Being one of the first to go to Queensland in an attempt to trace their roots, Mr Oli said a lot of work was still left to be done.
The descendants of those brought to Fiji from the Solomon Islands are living in settlements in various parts of Fiji, including Vanua Levu and Ovalau.
What has been evident from visits to some of the settlements so far is the close bond between the descendants, no matter which part of Fiji they live in.
Although they are separated by the distance, the descendants in Fiji are in constant touch with each other and they visit the settlements when there is a death or any other function happening.
Mr Oli said he was still interested in finding out more about his "blood relatives" living in Queensland, as their forefathers were also taken there in a similar way like those brought to Fiji.
According to the Australian Heritage Database, although many South Sea Islanders died in Australia, there are few cemeteries associated with their presence.
It says the Cudgen Burial Ground is important as one of the few known burial sites for South Sea Islanders in Australia.
"The history of South Sea Islanders in Australia has been poorly researched to date. This site has great potential to contribute to an understanding of the South Sea Islander culture in Australia," the www.environment.gov.au website stated.
"The Cudgen Burial Ground is of demonstrated importance to the South Sea Islander community in the Tweed region who have been active in its recognition and preservation as a significant cultural site."
Located about 300 kilometres south-east of Chinderah Cemetery, the burial ground extends for about 480 metres along the western side of the Cudgen-Chinderah Road.
"Survey plans show the location of 18 graves within the boundaries although it is like the number is substantially higher," says the website.
It says that in 1968, the whole of the dedication for the cemetery at Chinderah was revoked and a small area within its boundaries was reserved for the preservation of graves.
"There is little surface evidence of the graves with the ground being levelled and traces removed. The area is grassed and lightly wooded with mainly native trees," it says.
According to the Australian Heritage Database, the recruitment of South Sea Islanders to work in Australia began in 1847 when Ben Boyd took 551 islanders to work as shepherds in the Riverina.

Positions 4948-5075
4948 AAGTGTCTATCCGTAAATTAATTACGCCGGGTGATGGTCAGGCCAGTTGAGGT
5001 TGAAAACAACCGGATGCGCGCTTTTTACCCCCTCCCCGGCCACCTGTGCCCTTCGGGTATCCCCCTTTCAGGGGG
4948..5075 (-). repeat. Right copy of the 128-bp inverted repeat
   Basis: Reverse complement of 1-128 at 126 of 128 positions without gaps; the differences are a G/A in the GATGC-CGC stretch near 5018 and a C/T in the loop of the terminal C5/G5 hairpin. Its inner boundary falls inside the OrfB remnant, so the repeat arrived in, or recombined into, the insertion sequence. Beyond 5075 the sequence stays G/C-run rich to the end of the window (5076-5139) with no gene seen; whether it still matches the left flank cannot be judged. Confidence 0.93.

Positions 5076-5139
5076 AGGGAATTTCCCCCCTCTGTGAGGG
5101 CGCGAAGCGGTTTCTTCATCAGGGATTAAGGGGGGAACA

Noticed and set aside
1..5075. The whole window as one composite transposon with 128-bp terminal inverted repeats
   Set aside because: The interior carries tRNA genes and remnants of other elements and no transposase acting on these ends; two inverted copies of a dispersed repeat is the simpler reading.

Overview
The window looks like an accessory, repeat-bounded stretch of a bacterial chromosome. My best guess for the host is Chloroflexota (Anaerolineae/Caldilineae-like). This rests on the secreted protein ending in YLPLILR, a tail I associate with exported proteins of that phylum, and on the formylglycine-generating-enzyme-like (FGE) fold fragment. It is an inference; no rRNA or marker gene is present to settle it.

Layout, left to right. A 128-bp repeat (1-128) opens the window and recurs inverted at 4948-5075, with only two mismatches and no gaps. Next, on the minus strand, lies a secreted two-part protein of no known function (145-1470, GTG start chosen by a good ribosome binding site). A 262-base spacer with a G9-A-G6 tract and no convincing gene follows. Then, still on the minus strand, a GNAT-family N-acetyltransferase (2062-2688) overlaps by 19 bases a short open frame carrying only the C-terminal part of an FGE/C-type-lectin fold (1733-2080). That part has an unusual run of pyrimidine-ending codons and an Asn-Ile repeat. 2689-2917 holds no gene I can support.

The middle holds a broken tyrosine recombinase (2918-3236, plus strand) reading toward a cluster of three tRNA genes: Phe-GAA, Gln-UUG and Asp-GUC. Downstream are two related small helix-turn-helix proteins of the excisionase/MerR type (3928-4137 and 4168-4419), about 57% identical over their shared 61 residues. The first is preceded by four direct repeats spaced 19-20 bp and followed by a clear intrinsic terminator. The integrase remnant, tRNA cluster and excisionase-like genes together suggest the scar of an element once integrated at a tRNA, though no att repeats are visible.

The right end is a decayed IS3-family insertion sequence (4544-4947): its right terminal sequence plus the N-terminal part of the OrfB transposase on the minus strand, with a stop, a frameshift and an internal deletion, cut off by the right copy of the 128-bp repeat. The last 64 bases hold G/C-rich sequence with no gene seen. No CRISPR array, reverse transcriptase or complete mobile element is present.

Between 1863 and 1904, 62,561 South Sea Islanders were taken to Queensland as indentured labourers.
"They were recruited from over 80 islands, mainly Vanuatu and the Solomon Islands and also New Caledonia, Papua New Guinea, Kiribati and Tuvalu.
"The indentured labour contract was for a three-year term and bound them to the employer at a fixed rate of six pounds per year plus rations.
"The recruitment process was commonly referred to as blackbirding. When the contracts expired, the employer was to return them to the islands. However, many renegotiated their contracts to extend their stay as time expired labourers," it was revealed in the database.
In Fiji, the blackbirding era began in 1964 when the first New Hebridean and Solomon Island labourers arrived to work in cotton plantations and later in the sugar cane fields.
The majority of those brought to Fiji were males, who married iTaukei women at the end of their term and settled in Fiji.
Since then, there have been inter-marriages and the Solomon descendants have blended in well with the local iTaukei population.
Likewise, the iTaukei who have married the Solomon descendants actively participate in anything that has to do with their fellow Melanesians.
One such major get-together is scheduled for Thursday in the highlands of Nadroga, namely the annual meeting of the Fiji Melanesian Community Development Association's women's wing.